Photo By Jeff Dennis
Fried Gator Bites are a gateway appetizer to great seafood in Lake Charles
By Jeff Dennis
Seafood lovers should visit the Jack Daniel’s Bar and Grill at the L’Auberge Casino in order to experience what Lake Charles native Chef Lyle Broussard is cooking. His long tenure as chef gives him a bit of freedom to create Cajun seasonings that compliment any catch of the day.
“Generally what I am cooking today is the same food I ate when I was younger,” said Broussard. “The dishes are evolving over time for me, but without changing the soul of the food itself.”
Despite a reputation for tasty cooking in his hometown, Broussard is an ambassador for the entire brand of Louisiana seafood. He gets to maneuver around the region some, being featured at cooking events in Texas, and attending Mardi Gras Balls in New Orleans.
The Catch and Cook program lures anglers to bring Chef Broussard their fresh fish for him to prepare for dinner. This casino restaurant is not the only one to promote this practice, but it is the only one to benefit from Broussard’s expertise.
Our fishing excursion to the Lake Calcasieu Pass yielded enough redfish for us to bring back a few. The restaurant beckons customers to drop off their fish with directions about how to prepare it, and they will prep the fish while the anglers get cleaned up from their day on the saltwater.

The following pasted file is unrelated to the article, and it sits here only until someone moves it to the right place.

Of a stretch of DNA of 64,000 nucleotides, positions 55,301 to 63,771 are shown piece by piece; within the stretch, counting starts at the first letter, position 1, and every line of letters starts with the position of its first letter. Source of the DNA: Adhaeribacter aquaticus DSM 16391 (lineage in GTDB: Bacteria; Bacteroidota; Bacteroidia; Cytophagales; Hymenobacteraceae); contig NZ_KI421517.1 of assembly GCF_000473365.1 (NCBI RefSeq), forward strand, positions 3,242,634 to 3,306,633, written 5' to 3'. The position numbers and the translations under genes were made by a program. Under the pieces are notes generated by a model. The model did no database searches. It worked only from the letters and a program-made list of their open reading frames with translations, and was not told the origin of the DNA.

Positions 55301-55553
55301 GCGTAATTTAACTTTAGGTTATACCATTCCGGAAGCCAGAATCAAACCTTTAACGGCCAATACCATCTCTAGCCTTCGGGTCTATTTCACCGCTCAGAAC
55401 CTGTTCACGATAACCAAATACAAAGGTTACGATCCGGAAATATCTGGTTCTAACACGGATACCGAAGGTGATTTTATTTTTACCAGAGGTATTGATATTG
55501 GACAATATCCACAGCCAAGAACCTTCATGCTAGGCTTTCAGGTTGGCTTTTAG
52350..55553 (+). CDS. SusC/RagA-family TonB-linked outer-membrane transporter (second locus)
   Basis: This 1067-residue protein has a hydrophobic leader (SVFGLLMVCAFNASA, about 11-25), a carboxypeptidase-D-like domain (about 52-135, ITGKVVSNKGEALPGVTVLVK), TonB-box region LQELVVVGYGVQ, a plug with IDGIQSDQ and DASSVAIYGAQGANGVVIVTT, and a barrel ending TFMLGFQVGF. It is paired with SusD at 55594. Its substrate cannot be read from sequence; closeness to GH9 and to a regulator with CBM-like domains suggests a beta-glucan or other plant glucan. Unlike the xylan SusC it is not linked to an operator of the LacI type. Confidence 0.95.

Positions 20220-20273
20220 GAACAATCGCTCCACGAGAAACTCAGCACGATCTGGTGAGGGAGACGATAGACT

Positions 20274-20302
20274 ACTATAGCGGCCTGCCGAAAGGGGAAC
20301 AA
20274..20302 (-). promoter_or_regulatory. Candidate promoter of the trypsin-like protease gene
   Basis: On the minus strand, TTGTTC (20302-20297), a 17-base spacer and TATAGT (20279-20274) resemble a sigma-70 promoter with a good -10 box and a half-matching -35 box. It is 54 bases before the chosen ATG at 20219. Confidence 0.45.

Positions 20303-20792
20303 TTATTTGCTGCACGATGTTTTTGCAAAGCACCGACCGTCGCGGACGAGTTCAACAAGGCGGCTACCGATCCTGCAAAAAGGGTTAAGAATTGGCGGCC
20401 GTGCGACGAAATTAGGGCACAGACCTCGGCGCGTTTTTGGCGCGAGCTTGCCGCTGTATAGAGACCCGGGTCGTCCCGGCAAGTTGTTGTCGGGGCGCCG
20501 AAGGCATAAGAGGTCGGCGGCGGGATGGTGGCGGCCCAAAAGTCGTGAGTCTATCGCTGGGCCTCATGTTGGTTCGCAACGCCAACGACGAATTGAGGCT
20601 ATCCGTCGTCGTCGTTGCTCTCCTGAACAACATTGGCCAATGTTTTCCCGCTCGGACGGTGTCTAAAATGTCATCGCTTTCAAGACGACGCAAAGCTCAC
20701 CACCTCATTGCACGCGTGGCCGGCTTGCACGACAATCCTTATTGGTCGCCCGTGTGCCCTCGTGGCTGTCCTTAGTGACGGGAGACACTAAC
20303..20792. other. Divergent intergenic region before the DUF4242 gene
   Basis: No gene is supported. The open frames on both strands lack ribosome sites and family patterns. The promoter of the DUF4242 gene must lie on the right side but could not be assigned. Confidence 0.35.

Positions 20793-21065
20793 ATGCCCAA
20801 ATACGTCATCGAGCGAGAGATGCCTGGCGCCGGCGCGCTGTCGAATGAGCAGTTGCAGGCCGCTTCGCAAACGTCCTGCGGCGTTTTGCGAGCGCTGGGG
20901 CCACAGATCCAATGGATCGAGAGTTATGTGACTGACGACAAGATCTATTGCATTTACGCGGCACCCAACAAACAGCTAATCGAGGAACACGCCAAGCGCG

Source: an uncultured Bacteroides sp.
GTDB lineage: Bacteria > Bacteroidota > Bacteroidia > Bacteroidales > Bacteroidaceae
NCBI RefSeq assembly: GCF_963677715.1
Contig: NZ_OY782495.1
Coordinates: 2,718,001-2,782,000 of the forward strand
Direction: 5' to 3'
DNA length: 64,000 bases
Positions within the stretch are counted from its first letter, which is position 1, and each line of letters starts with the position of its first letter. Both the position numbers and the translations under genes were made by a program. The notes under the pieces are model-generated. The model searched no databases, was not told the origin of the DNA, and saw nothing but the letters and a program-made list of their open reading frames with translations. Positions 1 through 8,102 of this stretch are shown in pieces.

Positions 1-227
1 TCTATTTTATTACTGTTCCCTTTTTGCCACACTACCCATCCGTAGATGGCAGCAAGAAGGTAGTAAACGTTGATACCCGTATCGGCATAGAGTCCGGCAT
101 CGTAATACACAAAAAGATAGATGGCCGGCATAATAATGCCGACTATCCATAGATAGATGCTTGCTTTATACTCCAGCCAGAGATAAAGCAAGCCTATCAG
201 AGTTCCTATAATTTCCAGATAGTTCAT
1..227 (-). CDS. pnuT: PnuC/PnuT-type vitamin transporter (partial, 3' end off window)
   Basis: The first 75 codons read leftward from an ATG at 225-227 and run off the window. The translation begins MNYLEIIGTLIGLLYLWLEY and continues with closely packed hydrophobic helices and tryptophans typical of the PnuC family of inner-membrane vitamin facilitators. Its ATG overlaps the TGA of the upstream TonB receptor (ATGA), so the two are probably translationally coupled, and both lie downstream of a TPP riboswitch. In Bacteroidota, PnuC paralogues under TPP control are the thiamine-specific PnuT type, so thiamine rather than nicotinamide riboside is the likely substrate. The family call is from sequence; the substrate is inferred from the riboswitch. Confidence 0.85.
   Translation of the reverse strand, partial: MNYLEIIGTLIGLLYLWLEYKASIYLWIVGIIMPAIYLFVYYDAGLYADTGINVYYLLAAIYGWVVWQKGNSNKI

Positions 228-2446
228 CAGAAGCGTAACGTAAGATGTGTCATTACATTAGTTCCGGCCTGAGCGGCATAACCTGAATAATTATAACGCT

Arriving on the back deck patio as a long summer day draws to a close, a sunset view is in focus. Appetizers included a smoked shrimp dip, gator bites, oysters, bacon-wrapped shrimp and a spicy salsa.
The main course consisted of parmesan-encrusted redfish bites served over grits and charred Brussels sprouts. Each bite of the fresh redfish was tender and tasty, proving that a light touch in the kitchen is often the best recipe.
“Originally, this recipe was for sea bass, but our customers come here to eat local seafood so now we use it on redfish and red snapper,” said Broussard. Regular customers come to know that Chef Broussard is very personable and often visits the tables and shares some personal experiences like his fondness for fishing and for riding horses.
“Start by cutting the redfish into 1.5-inch cubes, and understand that they will shrink when cooked,” said Broussard. “Season the meat with a light dose of salt and pepper, then dust them with flour and buttermilk.”
“Using a non-stick skillet and some olive oil, cook the redfish bites under medium heat,” said Broussard. “Cook it from the bottom up, and watch for the texture of the fish to change.”
“I keep the grated parmesan mixed with some flour and apply it to the top surface,” said Broussard. “After the fish is mostly cooked, flip it one time to sear the parmesan to it, which only takes 30 to 45-seconds.”
“Tail pieces of fish are thinner and should be ready after flipping,” said Broussard. “But a thicker piece may need to be finished in the oven for five minutes at 300-degrees. The bites are served with remoulade sauce to dip them in.”
Do you prefer your redfish blackened, or marinated with creole sauce? Chef Broussard can take any such orders, but perhaps the best way to go is to present the fish and simply tell him to surprise you using the creative instincts that he loves to experiment with. Visit the Internet at www.llakecharles.com for more information.
The author’s Lowcountry Outdoors blog is celebrating a tenth anniversary in 2019.